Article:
Michael O'Neill banking on Northern Ireland's big guns
Michael O’Neill got the Christmas present he dreamed of when he was appointed as Northern Ireland manager last December.
He’s been like a kid on Christmas Eve ever since.
Eight months of expectation, anticipation and — he’s not afraid to admit — frustration have been endured, but finally he’s got this far.
The countdown to the 2014 World Cup qualifying campaign is now down to single figures in terms of days and O’Neill is getting excited.
Friendly internationals don’t get the juices flowing anywhere near as much as the real thing and when the battle to reach Brazil kicks-off in Russia on Friday week it’ll be like unwrapping all of Santa’s goodies for O’Neill.
He just hopes that everything on his list is there.
When he named his squad for the trip to Moscow and the home game with Luxembourg four days later the 43-year-old former midfielder had all his big names in there.
And if Russia — and later Portugal — are going to be met head on to keep us in contention for the long haul, then O’Neill will need all his big guns on board.
Kyle Lafferty proved why he is so important when he scored in the 3-3 draw with Finland a fortnight ago.
Although none of the three goals conceded could be blamed on individual defenders, having former captain Aaron Hughes and Manchester United’s Jonny Evans back is a major fillip as O’Neill prepares for the biggest games of his managerial career.
They aren’t just key men for Northern Ireland, they are Premier League regulars who between them have kept some of the top strikers in the world quiet, while playing for both club and country.
And while Gareth McAuley — and possibly Craig Cathcart — will also be in the mix, rest assured the team that walks out at the Lokomotiv Stadium on Friday week will have both Evans and Hughes in it.
“There is a sense of anticipation. As a manger I believe that I have everything to gain with this group of players and I think they have everything to gain as well,” said O’Neill (pictured).
“The weight of expectation and of what we can achieve must be realistic, though .
“If we can continue to mould the experienced players that we have with the younger players that we are introducing we have the makings of a good squad and the makings of a good side.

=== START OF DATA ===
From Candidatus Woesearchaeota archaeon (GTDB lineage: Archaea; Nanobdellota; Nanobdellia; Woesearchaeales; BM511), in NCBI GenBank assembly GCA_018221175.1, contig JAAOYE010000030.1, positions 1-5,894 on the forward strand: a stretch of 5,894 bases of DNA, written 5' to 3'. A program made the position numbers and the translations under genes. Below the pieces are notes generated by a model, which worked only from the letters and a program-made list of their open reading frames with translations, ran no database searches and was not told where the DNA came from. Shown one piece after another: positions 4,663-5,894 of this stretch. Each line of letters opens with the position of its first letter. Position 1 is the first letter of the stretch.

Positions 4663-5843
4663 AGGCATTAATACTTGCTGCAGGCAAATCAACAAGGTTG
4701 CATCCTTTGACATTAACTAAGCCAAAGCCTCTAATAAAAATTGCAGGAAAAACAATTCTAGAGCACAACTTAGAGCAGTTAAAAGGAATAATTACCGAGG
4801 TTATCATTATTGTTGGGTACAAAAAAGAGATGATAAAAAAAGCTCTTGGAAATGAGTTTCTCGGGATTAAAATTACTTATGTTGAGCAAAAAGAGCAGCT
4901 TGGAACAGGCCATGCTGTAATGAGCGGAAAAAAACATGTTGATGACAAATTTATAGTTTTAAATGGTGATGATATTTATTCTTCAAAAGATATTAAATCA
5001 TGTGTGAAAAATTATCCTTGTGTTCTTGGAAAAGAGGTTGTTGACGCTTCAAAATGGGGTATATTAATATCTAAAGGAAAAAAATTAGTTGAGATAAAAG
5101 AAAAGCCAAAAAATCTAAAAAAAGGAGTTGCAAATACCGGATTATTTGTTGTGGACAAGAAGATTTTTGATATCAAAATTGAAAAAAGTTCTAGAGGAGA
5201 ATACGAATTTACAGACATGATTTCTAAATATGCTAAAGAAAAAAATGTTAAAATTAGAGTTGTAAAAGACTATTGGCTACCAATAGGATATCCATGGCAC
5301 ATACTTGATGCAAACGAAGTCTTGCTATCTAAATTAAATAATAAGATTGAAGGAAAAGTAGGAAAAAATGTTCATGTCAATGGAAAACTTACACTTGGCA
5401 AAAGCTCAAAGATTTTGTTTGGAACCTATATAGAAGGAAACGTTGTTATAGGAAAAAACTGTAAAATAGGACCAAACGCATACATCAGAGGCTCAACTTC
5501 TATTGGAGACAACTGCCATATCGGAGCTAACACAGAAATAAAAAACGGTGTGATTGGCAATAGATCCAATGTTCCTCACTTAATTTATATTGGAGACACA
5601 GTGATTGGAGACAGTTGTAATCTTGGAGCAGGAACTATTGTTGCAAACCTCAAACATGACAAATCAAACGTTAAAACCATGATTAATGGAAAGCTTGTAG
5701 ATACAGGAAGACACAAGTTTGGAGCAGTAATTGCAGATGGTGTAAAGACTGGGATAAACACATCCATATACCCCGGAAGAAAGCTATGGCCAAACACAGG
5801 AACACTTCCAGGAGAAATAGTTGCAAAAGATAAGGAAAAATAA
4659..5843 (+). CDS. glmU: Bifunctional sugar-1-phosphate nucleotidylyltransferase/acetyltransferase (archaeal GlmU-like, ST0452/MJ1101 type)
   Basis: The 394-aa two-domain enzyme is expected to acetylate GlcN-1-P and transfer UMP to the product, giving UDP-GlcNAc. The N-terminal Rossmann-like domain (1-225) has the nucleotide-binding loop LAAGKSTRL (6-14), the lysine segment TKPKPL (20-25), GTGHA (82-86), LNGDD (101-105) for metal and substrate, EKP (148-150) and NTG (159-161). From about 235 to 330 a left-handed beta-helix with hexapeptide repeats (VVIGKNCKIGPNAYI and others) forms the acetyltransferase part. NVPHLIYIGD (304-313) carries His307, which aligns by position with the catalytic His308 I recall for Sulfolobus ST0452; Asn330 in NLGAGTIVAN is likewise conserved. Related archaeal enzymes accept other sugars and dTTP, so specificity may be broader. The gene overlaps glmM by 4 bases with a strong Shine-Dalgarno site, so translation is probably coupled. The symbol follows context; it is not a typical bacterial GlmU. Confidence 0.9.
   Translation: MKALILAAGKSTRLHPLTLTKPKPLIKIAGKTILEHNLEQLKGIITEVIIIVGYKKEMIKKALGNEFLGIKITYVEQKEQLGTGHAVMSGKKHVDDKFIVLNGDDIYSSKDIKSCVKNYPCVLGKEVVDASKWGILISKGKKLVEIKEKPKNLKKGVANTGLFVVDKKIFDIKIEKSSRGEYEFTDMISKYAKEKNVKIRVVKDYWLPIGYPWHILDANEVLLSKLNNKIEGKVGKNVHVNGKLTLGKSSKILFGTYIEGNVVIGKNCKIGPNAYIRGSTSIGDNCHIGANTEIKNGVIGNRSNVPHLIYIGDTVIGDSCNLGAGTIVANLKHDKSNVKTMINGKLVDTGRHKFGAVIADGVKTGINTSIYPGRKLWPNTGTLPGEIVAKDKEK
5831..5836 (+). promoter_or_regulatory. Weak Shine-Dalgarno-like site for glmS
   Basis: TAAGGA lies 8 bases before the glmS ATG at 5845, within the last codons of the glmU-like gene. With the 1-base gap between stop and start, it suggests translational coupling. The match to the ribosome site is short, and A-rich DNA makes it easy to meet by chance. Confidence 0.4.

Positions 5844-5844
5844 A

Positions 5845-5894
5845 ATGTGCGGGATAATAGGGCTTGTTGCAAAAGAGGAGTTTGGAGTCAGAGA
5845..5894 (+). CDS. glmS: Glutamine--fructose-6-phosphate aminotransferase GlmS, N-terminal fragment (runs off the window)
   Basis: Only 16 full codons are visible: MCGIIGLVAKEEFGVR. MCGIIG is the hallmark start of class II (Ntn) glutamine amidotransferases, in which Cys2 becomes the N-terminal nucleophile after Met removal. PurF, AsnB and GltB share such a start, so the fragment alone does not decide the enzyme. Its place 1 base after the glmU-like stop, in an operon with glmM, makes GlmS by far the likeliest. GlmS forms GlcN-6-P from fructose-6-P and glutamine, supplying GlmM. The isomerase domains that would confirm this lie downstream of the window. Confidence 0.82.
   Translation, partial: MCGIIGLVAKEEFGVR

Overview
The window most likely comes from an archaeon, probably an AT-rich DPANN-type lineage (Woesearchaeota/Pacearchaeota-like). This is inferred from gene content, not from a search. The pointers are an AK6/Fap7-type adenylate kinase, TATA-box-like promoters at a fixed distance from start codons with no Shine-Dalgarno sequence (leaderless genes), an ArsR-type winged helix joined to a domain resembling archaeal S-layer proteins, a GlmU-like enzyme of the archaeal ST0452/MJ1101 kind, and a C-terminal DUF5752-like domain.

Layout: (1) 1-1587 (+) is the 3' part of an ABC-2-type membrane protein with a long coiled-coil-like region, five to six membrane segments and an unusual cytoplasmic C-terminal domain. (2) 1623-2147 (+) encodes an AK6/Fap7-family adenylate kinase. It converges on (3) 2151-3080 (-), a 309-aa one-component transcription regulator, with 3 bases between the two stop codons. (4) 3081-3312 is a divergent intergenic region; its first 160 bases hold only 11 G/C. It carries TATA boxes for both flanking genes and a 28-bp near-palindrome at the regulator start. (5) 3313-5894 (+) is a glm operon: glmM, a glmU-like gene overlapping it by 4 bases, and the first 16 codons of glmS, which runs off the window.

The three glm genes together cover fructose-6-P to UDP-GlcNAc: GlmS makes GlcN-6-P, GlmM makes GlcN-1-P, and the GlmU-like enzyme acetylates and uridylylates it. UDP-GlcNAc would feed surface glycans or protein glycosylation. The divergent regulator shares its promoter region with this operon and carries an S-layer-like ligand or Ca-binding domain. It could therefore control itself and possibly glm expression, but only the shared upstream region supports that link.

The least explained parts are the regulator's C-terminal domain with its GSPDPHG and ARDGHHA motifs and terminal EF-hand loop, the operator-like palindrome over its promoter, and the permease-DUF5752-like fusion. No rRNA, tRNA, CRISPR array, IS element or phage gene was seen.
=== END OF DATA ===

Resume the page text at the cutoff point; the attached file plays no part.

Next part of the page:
“We obviously need the availability of players, that’s a key thing throughout the campaign and that’s the one thing that I’d be praying for more than anything else — that the experienced players stay fit and healthy throughout.”
Evans has both youth and experience on his side. He is just 24-years-old, but is now playing under his third international manager with 29 caps over a six year period. He also has two Premier League medals, plus a few other pieces of silverware, in his collection with United.
His importance to both the present and future for Northern Ireland can’t be underestimated. His absence from the Finland friendly wasn’t something that O’Neill lost too much sleep over, but he had been fretting over Evans’ availability to travel to Russia.
Seeing him take a place on the bench for United was a welcome sight and now O’Neill is hoping that Sir Alex Ferguson gets him onto the pitch when United play Southampton on Sunday.
“Jonny has had his injuries and he had to have surgery but he's made progress with his return and he was on the bench on Saturday,” said O'Neill.
“There are 10 days before the Russia game and we hope his fitness can really improve. He is vitally important to us.
“Jonny is very hopeful and optimistic that he will be ready to play.
“I have spoken to Sir Alex Ferguson but I also keep in touch with the players directly.”
O’Neill added: “The last two fixtures, one in February and one in June, were difficult with the gap between games.
“I believe I’ll get a true sense of the squad now that we’re playing competitive games.
“Everyone wants to play international football, particularly in the competitive environment of World Cup qualifying campaigns.”